"Ready, Fire, Aim"
11/23/20 Joint Selectboard / Trustee Meeting
by Ken Signorello and Irene Wrenner
November 23, 2020
Pearl Street Park has a parking problem.
Although paved parking is accessible from the jughandle along Route 15 at West Street Extension, some park users leave their vehicles along Warner Avenue or Brooks Avenue. They use the path that meets the nexus of both streets to access pickleball courts and other amenities.
Residents complain about the traffic and parking that visitors to the 14-acre park have brought to their otherwise quiet neighborhood.
The proposed solution: a resident-only parking ordinance offered by police and staff at the Joint Board Meeting on November 23rd. Residents in attendance asked, why should we suffer the hassle and insult of needing permits to park in front of our houses, when the Town should simply provide adequate parking at the Park? It sounded like a case of the cure being worse than the problem!
One resident reported the Essex Parks & Recreation Director’s idea, which was not considered by the boards: simply trim back the brush, grade the siding, and install signage to notify visitors where off-road parking is permitted. Between 10 and 12 vehicles could easily park there and no longer impede traffic flow on Warner Avenue, which is fairly narrow and lacks sidewalks.
This discussion was one of several that night related to combining the Town and Village traffic ordinances. One confounding concern was why Village Streets are even listed in the Town’s version of the Traffic ordinances, although the Police Chief understood that streets in the Village are also Town streets.
In the end, the last minute changes and duplicative street listings were too much to move forward. The Traffic ordinance will need another revision and shall come back at a future date, after more public input on how to resolve the park’s parking issue.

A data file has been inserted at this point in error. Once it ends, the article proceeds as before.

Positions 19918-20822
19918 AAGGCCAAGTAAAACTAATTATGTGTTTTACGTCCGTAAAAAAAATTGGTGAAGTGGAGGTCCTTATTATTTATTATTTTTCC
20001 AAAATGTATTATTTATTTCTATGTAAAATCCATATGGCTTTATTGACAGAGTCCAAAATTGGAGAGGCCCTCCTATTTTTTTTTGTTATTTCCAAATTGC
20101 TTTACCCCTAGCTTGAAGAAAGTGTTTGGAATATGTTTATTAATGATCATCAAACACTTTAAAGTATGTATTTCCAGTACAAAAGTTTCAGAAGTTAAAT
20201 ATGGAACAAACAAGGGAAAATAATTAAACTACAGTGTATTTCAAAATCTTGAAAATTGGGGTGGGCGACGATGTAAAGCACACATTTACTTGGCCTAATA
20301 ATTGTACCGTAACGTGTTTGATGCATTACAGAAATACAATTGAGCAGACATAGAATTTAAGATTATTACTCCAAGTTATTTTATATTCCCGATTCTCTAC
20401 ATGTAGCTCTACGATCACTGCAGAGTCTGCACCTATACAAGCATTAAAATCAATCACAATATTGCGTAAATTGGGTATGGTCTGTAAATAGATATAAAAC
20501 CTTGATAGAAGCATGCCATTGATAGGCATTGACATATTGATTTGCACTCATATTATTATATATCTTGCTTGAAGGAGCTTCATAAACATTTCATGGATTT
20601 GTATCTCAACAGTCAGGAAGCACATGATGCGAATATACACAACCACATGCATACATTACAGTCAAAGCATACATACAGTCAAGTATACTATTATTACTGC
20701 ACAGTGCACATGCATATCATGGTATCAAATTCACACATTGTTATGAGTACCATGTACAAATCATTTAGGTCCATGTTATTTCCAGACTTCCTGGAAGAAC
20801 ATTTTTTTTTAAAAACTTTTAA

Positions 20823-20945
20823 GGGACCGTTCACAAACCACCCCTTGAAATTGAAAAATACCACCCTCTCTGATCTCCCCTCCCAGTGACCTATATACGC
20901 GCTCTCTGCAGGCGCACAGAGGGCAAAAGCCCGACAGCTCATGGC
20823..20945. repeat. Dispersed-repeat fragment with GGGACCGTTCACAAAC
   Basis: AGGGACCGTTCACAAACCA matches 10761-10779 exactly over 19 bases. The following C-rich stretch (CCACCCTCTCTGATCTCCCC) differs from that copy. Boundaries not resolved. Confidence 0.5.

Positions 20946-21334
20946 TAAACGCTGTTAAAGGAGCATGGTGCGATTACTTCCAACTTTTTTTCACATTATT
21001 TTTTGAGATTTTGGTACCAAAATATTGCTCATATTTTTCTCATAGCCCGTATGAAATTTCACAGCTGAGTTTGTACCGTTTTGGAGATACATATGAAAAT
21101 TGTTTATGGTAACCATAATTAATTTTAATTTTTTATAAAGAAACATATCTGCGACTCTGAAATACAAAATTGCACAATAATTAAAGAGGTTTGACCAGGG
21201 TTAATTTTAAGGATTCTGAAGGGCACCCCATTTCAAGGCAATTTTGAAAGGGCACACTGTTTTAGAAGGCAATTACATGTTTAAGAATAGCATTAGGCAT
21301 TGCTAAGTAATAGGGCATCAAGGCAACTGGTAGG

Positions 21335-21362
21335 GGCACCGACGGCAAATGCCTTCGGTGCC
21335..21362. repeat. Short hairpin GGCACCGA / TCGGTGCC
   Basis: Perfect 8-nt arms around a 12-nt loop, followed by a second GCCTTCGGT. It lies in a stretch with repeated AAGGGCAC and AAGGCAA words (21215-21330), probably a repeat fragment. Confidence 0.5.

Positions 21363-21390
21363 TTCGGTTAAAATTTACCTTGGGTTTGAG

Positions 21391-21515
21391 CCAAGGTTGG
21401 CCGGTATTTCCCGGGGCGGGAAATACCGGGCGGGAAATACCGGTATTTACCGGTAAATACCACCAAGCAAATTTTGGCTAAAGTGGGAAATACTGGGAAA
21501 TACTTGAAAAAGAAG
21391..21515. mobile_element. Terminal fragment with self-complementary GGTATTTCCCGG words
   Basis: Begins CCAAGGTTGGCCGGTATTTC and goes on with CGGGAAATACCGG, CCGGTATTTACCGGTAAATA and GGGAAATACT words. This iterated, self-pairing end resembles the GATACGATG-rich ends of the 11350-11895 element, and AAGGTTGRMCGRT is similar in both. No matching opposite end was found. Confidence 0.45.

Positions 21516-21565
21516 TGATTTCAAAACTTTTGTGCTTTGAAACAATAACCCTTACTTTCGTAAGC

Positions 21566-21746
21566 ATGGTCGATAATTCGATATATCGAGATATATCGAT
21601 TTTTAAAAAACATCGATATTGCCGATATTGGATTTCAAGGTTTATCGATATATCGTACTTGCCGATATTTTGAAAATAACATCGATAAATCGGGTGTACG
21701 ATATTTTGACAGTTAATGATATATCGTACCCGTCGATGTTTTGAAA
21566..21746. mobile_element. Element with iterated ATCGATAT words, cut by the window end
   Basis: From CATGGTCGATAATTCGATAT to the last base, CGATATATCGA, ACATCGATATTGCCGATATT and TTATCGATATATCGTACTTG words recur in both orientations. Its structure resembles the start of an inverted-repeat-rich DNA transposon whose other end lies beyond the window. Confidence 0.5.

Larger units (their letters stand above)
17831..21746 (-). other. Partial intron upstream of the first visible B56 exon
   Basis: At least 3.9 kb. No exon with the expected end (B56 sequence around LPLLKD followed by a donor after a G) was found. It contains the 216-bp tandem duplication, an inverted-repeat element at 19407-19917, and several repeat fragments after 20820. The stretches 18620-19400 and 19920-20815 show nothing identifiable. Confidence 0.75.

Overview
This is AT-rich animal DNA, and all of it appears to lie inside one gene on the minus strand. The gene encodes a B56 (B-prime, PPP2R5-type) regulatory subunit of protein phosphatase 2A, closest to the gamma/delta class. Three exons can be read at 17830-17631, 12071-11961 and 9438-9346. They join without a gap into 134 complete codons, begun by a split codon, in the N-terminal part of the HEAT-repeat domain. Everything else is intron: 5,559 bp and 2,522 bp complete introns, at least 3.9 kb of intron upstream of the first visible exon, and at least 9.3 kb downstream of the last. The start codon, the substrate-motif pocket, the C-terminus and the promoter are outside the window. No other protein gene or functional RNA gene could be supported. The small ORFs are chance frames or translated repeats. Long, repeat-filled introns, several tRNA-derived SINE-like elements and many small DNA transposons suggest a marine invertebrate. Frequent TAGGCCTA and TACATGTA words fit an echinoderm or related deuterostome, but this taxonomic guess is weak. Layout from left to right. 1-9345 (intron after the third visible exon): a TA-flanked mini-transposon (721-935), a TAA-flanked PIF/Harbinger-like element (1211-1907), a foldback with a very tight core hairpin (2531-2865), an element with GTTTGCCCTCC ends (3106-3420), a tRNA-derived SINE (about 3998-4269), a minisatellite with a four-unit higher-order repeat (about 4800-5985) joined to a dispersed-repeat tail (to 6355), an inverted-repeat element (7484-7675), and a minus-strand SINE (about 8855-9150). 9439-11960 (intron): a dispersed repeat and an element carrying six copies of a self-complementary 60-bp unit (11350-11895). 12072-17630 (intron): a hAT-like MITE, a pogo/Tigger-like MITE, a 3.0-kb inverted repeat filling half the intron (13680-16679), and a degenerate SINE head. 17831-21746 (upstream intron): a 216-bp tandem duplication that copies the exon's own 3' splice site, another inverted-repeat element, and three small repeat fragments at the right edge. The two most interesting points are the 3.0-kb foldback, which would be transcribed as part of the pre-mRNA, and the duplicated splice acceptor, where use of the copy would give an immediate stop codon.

The public is reminded, WINTER PARKING BANS are in effect between December 1 and April 1 from the hours of 12 midnight to 7 a.m.
Cannabis Tax and Regulation
With the State poised to pass new cannabis legalization legislation, Village Development Director Robin Pierce reminded the boards they’ll soon need to consider planning, zoning and regulation of businesses dealing in cannabis. It was suggested they have a statehouse rep come to a future meeting to keep the boards apprised.
CivicClerk 8 Purchase Sidelined
Town staff report that putting together agendas, minutes and packets takes an inordinate amount of time. They have been using a duct-tape conglomeration of Google drive, email, Dropbox and Office 365. The proposed solution: spend $8,500 up front and $7,500 per year on software from the company that hosts the (new) town website.
Trustee Raj Chawla suggested that staff learn how to better use the Office 365 toolkit more fully before spending on another software product.
Selectboard Member Andy Watts was concerned about adding a budget item off-cycle: We added headcount a few weeks ago. We are approaching budget season in a few more weeks. He also noted that there is a built-in 5% increase per year, although this had been brought to the sales agent’s manager and reduced to 3%.
The Selectboard was willing to pony up the whole fee to quell complaints about the Village paying twice for this. However, Village President Andrew Brown was willing to have the Village cover part of the fee, even though, as part of the town, Village residents would also pay through TIV taxes.
Members of the public questioned whether the current process and enforcement may be the problem, in which case buying more software to fix that may not have the intended effect.
In the end, the Selectboard vote was tied on approving this expense, so it goes nowhere for now. Unified Manager Evan Teich promised to bring the issue back at a future meeting.
Veterans Memorial Park at the Five Corners needs some repairs to its fountain. Selectboard Chair Elaine Haney noted that at the recent Veterans Day ceremony, wear-and-tear was obvious and needs to be addressed. Estimates will be garnered.
Planning for the next Election
The State legislature has not yet extended changes to voting procedures, and concern was raised about the cost of voting by mail for the March Election. A by-mail election can cost between $20,000 and $25,000 for a town wide vote.